Study: More Than 1.2 Million People Died in 2019 From Antibiotic-Resistant Bacterial Infections Compared to HIV/AIDS, Malaria

The analysis of 204 countries and territories reveals that AMR is now a leading cause of death worldwide, which is higher than HIV/AIDS or malaria.

A recent analysis found that more than 1.2 million people died in 2019 as a direct result of antibiotic-resistant bacterial infections, according to a comprehensive estimate in a study of the global impact of antimicrobial resistance (AMR) recently published in The Lancet.

The analysis of 204 countries and territories reveals that AMR is now a leading cause of death worldwide, which is higher than HIV/AIDS or malaria.

The study indicates that hundreds of deaths are occurring due to common, previously treatable infections, such as lower respiratory and bloodstream infections, because of bacteria that cause them to become resistant to treatment.

The report also highlights a need to combat AMR and immediate actions for policymakers to take that will help save lives and protect health systems, such as optimizing the use of existing antibiotics and providing more funding to develop new antibiotics and treatments.

“These new data reveal the true scale of antimicrobial resistance worldwide, and are a clear signal that we must act now to combat the threat,” said study co-author professor Chris Murray, in a press release. “Previous estimates had predicted 10 million annual deaths from antimicrobial resistance by 2050, but we now know for certain that we are already far closer to that figure than we thought. We need to leverage this data to course-correct action and drive innovation if we want to stay ahead in the race against antimicrobial resistance.”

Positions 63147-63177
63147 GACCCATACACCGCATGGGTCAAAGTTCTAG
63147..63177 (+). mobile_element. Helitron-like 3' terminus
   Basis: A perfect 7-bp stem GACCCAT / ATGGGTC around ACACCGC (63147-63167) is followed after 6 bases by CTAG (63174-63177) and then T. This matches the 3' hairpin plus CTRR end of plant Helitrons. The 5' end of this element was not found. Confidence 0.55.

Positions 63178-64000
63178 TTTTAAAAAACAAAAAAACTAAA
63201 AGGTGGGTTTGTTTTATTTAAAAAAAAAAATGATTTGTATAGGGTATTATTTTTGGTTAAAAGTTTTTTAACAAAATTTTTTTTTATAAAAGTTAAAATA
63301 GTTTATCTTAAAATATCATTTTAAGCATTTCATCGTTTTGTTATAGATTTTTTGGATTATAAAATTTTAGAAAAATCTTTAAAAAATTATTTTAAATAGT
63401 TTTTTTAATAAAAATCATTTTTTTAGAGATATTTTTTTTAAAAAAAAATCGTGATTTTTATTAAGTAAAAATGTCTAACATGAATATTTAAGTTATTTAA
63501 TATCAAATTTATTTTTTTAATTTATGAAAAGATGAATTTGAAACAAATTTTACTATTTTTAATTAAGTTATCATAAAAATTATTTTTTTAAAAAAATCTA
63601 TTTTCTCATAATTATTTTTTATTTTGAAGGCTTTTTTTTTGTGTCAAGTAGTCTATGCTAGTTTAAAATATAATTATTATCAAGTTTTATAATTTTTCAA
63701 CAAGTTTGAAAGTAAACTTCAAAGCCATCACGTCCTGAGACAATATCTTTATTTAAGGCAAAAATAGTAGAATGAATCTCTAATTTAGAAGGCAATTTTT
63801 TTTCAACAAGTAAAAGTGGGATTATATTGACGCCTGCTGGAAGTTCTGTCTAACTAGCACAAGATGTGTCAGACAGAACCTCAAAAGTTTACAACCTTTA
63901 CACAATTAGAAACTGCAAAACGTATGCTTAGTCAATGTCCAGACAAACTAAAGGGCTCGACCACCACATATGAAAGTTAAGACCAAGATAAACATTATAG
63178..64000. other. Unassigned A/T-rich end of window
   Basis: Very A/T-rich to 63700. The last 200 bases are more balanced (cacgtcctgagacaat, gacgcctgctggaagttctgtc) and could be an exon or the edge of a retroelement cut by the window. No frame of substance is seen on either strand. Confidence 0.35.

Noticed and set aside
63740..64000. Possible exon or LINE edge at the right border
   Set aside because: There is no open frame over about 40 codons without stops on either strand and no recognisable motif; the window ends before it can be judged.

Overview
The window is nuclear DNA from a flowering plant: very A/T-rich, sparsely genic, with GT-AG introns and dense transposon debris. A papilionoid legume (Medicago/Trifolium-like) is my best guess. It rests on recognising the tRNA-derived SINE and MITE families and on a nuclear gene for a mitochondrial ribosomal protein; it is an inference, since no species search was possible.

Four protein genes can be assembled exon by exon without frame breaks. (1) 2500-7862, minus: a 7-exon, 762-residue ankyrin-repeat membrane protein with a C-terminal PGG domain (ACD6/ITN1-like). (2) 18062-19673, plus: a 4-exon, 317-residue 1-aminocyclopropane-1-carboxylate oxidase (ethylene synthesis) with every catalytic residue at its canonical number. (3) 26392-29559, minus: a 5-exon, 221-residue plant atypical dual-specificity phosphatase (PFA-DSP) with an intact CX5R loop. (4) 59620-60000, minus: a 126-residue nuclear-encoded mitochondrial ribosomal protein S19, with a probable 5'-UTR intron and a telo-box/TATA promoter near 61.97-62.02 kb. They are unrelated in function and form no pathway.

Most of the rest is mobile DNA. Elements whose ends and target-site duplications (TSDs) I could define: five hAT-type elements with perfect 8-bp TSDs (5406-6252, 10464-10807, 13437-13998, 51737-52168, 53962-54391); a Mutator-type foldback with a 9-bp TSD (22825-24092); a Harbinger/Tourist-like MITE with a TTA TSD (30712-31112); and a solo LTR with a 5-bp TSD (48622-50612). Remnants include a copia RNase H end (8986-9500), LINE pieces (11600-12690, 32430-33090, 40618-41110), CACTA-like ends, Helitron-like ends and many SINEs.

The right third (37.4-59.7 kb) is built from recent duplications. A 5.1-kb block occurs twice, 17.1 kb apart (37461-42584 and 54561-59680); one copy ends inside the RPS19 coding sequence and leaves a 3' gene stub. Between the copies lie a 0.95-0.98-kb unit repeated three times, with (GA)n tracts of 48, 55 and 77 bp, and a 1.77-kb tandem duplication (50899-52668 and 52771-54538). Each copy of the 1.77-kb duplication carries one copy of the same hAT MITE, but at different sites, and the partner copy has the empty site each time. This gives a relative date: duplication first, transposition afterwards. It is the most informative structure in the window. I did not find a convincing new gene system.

The new Global Research on Antimicrobial Resistance report estimates deaths linked to 23 pathogens and 88 pathogen-drug combinations in 204 countries and territories in 2019. To produce these estimates, the researchers used statistical modeling and 471 million individual records obtained from systematic literature reviews, hospital systems, surveillance systems, and other data sources, according to the press release.

The analysis showed that AMR was directly responsible for an estimated 1.27 million deaths worldwide and associated with an estimated 4.95 million deaths in 2019. This was compared to HIV/AIDS and malaria, which were estimated to cause 860,000 and 640,000 deaths in 2019.

Although AMR poses a threat to any age group, younger children were found to be at a higher risk, with approximately 1 in 5 deaths attributable to AMR occurring in children under 5 years of age.

There were several limitations to the study, including limited availability of data for certain parts of the world and potential bias due to combining and standardizing data from a wide variety of sources in the community, according to the authors.

REFERENCE

THE LANCET: An estimated 1.2 million people died in 2019 from antibiotic-resistant bacterial infections, more deaths than HIV/AIDS or malaria. EurekAlert! January 19, 2022. Accessed January 21, 2022. https://www.eurekalert.org/news-releases/940530